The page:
Children: 85.7% of children in Nicaragua live in poverty. The national average calorie consumption of children covers only 88% of daily requirements and just 72% in rural areas. A great majority of them face cerebral deficiencies due to undernourishment in their early years. This cannot continue, because it compromises the nation's future development.

The issue of children must be addressed now. We must accept our commitment to promote and implement programs focusing on dealing with children urgently.

Adolescence: 80.8% of adolescents in our country live in high levels of poverty and more than 50% are indigent. More than half of the adolescent population does not attend school and has no work. This situation, in addition to creating emotional needs, promotes youths in many cases to turn to drugs and actions outside the law. It must be remembered that this is the generation that will follow us in running the nation.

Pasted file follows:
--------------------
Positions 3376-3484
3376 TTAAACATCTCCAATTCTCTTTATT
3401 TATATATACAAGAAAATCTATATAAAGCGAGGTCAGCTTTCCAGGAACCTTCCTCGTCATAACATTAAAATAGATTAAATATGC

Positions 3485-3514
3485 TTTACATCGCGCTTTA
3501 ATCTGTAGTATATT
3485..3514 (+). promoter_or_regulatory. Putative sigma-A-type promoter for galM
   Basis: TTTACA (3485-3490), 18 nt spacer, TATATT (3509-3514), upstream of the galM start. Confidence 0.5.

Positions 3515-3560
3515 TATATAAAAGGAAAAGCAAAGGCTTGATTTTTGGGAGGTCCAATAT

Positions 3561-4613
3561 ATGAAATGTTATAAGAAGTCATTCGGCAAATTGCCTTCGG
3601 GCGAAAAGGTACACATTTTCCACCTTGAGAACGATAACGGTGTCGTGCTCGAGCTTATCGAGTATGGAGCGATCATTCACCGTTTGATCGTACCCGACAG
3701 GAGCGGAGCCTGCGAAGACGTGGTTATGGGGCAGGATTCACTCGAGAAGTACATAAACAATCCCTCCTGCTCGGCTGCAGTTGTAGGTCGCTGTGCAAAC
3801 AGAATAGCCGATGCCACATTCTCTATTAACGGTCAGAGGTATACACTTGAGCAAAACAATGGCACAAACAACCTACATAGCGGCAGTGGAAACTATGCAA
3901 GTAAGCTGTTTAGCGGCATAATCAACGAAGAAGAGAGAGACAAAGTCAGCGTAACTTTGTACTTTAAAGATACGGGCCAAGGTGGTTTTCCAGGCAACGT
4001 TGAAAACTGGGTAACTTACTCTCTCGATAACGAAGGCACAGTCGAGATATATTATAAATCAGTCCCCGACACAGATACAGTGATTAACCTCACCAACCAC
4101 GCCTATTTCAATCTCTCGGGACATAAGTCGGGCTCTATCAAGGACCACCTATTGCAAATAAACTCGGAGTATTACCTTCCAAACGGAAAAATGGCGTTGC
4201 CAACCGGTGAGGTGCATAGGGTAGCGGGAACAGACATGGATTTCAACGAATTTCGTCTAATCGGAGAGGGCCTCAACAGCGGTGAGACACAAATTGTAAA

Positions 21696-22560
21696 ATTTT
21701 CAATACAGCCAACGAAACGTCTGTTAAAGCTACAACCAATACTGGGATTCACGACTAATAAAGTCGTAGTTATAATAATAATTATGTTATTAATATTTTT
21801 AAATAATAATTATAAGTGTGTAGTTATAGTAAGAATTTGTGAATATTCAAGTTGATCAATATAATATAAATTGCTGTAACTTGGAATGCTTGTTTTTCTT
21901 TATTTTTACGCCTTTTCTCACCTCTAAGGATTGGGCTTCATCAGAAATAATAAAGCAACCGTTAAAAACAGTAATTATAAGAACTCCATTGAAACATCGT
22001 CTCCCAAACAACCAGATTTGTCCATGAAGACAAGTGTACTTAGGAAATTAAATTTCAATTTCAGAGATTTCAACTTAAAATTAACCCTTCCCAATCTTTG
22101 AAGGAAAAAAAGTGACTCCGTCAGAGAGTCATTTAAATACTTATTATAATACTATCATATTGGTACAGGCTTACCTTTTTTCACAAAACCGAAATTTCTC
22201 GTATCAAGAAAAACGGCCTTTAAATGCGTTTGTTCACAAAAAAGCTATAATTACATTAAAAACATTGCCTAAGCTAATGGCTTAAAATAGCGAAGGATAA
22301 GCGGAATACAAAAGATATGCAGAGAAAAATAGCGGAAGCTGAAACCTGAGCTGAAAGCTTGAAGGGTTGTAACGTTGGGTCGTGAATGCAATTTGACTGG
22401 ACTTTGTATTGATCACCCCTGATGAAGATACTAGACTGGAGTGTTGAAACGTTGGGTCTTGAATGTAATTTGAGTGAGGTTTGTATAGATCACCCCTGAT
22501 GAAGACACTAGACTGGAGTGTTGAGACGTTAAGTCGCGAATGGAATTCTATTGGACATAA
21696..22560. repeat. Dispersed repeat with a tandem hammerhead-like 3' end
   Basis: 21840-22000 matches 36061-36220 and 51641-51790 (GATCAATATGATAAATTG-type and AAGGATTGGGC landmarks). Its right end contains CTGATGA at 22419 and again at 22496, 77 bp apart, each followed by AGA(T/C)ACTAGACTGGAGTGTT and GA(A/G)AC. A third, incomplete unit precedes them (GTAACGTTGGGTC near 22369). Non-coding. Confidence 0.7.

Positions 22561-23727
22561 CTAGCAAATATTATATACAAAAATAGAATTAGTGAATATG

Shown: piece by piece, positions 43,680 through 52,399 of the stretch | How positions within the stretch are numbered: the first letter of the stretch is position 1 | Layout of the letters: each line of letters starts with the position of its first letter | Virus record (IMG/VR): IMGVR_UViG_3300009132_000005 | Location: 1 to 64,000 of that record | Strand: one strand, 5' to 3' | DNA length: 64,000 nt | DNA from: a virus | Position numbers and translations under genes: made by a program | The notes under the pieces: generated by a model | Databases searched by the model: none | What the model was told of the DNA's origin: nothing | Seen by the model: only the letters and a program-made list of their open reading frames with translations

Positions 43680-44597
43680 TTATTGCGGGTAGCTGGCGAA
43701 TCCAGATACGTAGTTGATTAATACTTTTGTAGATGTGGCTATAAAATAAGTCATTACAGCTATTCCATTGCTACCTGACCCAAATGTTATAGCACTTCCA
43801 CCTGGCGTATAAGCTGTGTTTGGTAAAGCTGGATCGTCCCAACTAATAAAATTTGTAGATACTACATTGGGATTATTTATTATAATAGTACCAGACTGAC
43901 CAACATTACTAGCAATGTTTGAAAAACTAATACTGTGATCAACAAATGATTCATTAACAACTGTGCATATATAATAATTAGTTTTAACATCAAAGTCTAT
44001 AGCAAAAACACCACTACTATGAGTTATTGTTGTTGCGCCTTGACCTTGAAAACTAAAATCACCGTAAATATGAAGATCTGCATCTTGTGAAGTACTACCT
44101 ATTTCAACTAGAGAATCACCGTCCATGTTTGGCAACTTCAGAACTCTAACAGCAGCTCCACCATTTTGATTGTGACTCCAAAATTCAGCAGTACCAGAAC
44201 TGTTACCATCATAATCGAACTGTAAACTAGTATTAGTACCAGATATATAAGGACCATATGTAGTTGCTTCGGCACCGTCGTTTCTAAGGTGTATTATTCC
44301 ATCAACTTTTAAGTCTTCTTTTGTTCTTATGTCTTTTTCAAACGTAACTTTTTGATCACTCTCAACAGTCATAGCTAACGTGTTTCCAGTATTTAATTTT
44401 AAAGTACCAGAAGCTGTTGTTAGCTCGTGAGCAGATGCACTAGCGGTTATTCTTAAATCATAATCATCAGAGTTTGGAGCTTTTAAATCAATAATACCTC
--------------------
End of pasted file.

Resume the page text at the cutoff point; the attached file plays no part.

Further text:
The situation of adolescents demands the attention of everyone, both the government and civil society. We should accept commitments to build programs for training, education, employment, sports and recreation for this important social sector. This does not mean establishing paternalistic policies, but guaranteeing opportunities for the personal development of youths.

The third age: If the panorama of population sectors already mentioned is serious, that of those over 65 years is even more critical. This population receives no attention from the government and generally not from civil society either, which generally sees the elderly as a family responsibility. This sector has one of the highest incidences of suicide, as a response to the abandonment and contempt that they feel from society in general. The few places that exist to attend to the elderly lack minimum conditions for human and dignified treatment. Some of these specialized centers have been closed in recent years, and there are no integral attention centers for the elderly in the hands of NGOs or other organizations.